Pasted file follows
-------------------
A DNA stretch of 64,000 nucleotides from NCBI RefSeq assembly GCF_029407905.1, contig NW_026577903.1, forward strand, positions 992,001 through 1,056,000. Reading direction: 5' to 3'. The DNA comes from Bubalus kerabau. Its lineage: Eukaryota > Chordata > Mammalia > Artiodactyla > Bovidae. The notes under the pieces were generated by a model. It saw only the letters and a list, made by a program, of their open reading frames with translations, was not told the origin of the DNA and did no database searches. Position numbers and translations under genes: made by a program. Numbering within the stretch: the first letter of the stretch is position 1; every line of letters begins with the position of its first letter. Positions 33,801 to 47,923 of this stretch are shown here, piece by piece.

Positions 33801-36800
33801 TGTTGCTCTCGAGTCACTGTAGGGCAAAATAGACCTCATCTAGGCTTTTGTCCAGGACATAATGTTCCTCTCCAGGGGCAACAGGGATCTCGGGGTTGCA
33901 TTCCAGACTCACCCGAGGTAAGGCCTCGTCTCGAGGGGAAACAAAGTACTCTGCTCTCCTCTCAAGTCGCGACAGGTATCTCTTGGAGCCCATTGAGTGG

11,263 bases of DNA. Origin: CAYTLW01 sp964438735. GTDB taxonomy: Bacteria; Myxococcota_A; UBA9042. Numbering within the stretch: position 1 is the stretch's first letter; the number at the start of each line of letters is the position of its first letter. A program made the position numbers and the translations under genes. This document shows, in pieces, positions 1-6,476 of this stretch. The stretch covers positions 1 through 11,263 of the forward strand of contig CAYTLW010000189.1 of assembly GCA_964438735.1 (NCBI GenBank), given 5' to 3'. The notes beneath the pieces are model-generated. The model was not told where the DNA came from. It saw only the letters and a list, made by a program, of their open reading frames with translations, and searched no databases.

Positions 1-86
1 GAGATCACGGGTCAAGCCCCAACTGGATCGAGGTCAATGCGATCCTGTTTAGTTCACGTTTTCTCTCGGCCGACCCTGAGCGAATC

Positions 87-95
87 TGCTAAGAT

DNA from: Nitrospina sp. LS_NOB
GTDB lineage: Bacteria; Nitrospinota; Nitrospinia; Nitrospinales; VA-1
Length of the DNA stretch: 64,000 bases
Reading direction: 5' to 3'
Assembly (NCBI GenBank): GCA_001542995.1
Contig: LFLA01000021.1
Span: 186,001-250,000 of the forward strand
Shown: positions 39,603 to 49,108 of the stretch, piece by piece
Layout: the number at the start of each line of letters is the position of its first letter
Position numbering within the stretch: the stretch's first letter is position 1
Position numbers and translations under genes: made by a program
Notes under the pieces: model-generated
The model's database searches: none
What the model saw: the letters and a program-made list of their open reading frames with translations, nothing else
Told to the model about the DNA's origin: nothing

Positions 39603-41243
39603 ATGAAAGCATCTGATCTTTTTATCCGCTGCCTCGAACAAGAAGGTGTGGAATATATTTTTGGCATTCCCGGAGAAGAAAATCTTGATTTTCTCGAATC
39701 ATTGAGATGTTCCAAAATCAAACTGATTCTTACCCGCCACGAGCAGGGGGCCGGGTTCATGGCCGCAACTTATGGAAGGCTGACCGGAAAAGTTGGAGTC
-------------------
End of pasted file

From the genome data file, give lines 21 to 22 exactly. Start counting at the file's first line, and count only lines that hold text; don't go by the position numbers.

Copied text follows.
Notes under the pieces: model-generated
The model's database searches: none